Charles Roy Henderson was an American statistician and a pioneer in animal breeding — the application of quantitative methods for the genetic evaluation of domestic livestock. This is critically important because it allows farmers and geneticists to predict whether a crop or animal will have a desired trait, and to what extent the trait will be expressed. He developed mixed model equations to obtain best linear unbiased predictions of breeding values and, in general, any random effect. He invented three methods for the estimation of variance components in unbalanced settings of mixed models, and invented a method for constructing the inverse of Wright's numerator relationship matrix based on a simple list of pedigree information. He, with his Ph.D. student Shayle R. Searle, greatly extended the use of matrix notation in statistics. His methods are widely used by the domestic livestock industry throughout the world and are a cornerstone of linear model theory.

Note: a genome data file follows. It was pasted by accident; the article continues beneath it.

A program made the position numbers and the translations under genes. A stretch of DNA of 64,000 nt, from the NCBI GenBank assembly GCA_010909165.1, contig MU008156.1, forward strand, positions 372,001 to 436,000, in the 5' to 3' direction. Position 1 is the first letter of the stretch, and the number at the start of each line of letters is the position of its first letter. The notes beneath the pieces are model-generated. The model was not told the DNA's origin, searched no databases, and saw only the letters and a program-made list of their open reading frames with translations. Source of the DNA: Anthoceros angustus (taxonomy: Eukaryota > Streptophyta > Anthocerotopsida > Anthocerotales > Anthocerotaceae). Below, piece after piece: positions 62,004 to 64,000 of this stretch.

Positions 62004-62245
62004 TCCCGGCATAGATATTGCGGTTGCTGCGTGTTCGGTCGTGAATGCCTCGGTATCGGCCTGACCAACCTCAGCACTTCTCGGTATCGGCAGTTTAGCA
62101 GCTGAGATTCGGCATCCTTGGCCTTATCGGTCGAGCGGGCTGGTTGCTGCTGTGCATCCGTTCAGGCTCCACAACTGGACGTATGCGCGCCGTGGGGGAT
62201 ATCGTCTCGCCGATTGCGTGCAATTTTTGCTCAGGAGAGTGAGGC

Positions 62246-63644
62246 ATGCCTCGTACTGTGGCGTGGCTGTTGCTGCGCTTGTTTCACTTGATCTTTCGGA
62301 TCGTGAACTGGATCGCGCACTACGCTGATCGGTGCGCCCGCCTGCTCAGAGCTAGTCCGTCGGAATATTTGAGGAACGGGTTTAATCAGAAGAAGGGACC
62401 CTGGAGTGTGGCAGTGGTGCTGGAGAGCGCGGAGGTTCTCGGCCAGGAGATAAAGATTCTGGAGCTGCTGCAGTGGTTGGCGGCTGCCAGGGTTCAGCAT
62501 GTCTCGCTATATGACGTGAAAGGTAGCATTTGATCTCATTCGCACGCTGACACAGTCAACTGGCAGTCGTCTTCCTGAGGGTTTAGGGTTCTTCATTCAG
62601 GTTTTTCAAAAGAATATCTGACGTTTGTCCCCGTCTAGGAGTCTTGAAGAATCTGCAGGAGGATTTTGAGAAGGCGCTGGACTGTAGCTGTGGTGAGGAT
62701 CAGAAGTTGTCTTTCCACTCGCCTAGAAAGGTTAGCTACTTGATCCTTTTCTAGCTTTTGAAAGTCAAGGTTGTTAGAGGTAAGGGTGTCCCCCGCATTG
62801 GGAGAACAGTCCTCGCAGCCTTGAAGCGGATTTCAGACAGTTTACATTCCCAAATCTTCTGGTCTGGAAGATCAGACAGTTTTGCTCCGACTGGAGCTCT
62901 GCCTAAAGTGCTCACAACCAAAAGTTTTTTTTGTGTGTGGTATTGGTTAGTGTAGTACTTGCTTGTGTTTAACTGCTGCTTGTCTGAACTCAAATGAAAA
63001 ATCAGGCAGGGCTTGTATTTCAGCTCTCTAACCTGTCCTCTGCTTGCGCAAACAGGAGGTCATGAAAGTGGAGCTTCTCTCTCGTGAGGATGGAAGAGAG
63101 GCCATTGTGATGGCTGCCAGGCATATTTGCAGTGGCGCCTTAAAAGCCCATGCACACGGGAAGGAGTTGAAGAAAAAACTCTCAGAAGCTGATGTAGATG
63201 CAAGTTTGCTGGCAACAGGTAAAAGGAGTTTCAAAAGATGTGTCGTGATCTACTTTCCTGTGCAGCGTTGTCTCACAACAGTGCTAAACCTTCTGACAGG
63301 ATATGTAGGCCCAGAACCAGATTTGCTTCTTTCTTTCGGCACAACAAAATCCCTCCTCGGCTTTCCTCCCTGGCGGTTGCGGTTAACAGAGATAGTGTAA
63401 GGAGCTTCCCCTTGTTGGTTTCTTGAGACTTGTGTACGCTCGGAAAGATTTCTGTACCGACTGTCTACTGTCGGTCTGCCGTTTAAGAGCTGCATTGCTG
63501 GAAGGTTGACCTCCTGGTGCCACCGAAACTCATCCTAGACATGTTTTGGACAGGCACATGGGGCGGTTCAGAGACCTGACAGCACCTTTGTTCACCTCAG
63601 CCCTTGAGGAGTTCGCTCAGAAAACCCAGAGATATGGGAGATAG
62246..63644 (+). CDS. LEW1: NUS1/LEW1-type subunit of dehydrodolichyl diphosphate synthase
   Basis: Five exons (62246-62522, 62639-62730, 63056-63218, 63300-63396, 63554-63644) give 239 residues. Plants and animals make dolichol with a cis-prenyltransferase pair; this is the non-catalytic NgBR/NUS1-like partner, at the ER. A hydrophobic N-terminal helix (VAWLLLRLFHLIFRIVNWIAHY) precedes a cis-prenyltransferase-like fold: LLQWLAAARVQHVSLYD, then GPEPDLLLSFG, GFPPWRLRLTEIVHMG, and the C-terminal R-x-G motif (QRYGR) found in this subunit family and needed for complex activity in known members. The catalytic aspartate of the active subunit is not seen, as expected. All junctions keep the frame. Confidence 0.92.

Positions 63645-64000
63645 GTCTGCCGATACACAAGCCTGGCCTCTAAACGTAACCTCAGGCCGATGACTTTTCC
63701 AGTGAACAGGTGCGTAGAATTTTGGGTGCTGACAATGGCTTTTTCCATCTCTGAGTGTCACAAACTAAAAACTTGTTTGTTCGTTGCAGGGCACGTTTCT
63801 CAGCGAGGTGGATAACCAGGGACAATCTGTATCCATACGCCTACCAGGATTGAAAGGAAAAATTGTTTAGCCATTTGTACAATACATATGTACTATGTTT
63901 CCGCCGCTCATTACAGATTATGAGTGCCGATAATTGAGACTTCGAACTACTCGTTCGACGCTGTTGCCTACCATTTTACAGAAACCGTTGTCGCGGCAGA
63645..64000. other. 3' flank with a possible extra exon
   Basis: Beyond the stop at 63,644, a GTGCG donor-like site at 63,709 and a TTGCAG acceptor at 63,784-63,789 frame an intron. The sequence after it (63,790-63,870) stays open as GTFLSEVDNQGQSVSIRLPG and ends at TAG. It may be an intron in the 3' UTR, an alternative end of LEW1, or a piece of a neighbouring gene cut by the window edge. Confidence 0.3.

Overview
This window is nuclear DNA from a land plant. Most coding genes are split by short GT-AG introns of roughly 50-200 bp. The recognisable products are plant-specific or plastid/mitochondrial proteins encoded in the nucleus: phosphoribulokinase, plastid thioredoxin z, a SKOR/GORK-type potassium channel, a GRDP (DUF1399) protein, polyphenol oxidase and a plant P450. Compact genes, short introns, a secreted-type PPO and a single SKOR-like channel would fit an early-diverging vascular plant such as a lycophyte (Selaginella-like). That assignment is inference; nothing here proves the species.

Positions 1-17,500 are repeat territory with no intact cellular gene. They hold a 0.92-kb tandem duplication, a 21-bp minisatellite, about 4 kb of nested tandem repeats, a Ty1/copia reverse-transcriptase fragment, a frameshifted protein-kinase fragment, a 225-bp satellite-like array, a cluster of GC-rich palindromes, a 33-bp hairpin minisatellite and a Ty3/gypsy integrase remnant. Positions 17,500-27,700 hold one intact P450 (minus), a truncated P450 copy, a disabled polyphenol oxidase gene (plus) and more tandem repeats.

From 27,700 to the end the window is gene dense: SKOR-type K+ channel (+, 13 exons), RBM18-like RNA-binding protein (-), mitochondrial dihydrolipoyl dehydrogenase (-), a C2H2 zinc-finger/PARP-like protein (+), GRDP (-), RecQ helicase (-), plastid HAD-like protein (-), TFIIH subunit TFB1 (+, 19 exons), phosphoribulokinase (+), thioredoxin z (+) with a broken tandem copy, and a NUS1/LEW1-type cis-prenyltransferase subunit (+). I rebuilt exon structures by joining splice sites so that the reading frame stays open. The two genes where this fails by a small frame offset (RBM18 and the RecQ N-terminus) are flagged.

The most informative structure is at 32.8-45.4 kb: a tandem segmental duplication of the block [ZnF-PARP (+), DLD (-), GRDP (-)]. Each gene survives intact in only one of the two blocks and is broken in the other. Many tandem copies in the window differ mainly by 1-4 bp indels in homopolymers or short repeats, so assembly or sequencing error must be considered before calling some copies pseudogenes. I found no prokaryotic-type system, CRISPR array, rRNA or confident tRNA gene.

Karl Otto Hunziker was a Swiss professor of pedagogy, a pastor, and a politician.
A cannulated cow or "fistulated cow" refers to a cow that has been surgically fitted with a cannula. A cannula acts as a porthole-like device that allows access to the rumen of a cow, to perform research and analysis of the digestive system and to allow veterinarians to transplant rumen contents from one cow to another.
The Latxa is a breed of domestic sheep native to the Basque Country of Spain. Mostly contained within the provinces of Biscay, Gipuzkoa and Navarre, Latxa are dairy sheep whose unpasteurized milk is used to produce Idiazábal and Roncal cheeses. There are two sub-types of the breed, a dark-faced and a blonde.